June 09, 2005

Letter to the Paper ILVIII

It's important not to let revisionism escape unanswered when it is pernicious to our war aims and abusive of the truth. Fallujah was a successful operation whose reconstruction has been hampered by insurgency war crimes necessitating strict security.

The article *is* quite thorough, almost as educational as Lord Haw Haw. Sieges succeed when the administration of a city falls. The article does not actually contend that the US actually failed in its siege but that reconstruction is a problem. Maybe that's just a problem of headline writing. What cannot be fairly laid at the feet of propagandists at the Asia Times is the unsubstantiated assertion that "There are daily war crimes being committed in Fallujah, even now," and that a group is honestly working to "document the war crimes and illegal weapons that were used during the November siege" without making even one credible assertion of a war crime that the US perpetrated.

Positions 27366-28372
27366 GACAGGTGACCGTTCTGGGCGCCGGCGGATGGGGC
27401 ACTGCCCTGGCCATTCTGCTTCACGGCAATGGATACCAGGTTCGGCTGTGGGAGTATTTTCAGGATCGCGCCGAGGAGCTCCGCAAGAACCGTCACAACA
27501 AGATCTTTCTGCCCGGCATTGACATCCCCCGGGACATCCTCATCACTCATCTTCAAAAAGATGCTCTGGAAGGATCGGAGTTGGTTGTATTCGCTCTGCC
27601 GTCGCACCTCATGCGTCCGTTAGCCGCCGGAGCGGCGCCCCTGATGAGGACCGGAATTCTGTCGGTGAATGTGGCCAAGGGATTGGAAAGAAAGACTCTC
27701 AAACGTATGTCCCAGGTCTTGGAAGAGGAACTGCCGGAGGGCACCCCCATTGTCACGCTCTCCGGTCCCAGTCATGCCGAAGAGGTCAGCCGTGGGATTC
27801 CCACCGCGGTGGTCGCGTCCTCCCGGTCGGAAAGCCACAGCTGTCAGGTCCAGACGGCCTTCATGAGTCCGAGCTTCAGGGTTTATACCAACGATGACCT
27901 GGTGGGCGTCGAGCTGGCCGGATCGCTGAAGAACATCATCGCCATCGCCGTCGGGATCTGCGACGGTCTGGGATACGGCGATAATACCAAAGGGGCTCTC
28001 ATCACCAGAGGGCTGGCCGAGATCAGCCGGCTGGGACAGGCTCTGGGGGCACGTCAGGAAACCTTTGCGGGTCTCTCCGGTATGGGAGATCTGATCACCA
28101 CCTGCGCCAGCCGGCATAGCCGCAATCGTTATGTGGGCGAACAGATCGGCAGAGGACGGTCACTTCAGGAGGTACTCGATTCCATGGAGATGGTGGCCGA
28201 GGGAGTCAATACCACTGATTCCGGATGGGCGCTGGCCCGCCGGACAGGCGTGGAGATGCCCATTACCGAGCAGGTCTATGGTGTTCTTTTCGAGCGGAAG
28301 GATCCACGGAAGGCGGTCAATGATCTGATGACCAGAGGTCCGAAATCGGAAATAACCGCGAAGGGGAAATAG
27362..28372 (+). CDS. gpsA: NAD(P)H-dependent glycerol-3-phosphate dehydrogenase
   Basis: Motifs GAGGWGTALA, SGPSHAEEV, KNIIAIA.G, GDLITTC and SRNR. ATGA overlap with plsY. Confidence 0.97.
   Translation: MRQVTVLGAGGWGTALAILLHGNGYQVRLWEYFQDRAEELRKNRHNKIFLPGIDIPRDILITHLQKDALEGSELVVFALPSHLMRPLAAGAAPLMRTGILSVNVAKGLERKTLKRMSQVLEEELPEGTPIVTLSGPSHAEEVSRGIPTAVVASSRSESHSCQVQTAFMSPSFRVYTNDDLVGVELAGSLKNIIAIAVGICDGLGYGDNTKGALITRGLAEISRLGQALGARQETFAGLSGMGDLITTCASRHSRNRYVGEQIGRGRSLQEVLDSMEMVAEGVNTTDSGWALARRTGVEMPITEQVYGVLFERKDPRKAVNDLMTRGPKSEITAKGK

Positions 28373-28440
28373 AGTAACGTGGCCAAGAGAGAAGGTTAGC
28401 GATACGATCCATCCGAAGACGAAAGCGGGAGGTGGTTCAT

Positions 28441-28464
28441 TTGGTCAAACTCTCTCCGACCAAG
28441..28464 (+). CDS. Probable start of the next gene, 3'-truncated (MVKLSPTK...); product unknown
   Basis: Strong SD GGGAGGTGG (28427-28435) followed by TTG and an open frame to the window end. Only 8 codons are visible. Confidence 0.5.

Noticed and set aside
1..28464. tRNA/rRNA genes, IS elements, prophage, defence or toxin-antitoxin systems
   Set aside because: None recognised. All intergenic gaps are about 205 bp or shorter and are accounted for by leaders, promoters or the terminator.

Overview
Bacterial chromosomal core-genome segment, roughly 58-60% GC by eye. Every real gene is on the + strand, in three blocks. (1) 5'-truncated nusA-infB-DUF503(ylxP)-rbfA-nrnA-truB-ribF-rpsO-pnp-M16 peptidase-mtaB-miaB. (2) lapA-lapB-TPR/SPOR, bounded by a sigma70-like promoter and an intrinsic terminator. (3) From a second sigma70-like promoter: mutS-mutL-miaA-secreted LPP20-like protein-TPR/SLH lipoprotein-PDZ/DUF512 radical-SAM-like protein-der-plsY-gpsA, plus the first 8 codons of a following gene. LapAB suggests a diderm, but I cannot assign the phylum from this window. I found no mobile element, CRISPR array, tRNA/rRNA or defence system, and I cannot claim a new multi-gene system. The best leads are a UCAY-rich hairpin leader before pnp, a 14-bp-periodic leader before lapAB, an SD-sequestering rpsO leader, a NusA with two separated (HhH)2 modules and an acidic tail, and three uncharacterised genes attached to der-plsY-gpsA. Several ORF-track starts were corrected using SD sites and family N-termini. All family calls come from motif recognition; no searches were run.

There were war crimes aplenty in Fallujah when it was under insurgent control. They were running torture chambers, raping and killing innocents, abusing all sorts of sanctuary provisions including the sanctuary of surrender, hiding among civilians, pretending to be wounded, using mosques for military purposes, fighting without uniform, etc. I do not think that this sort of thing is what Mohammed Abdulla, the executive director of the Study Center for Human Rights and Democracy in Fallujah is complaining about.

It is those abuses of the normal sanctuaries of war that require extraordinary security measures be imposed on the civilian population of Fallujah. That greatly slows down reconstruction and makes complaints and resentment inevitable. The war crimes are the insurgency's though and we should not forget it.

Posted by TMLutas at June 9, 2005 01:48 PM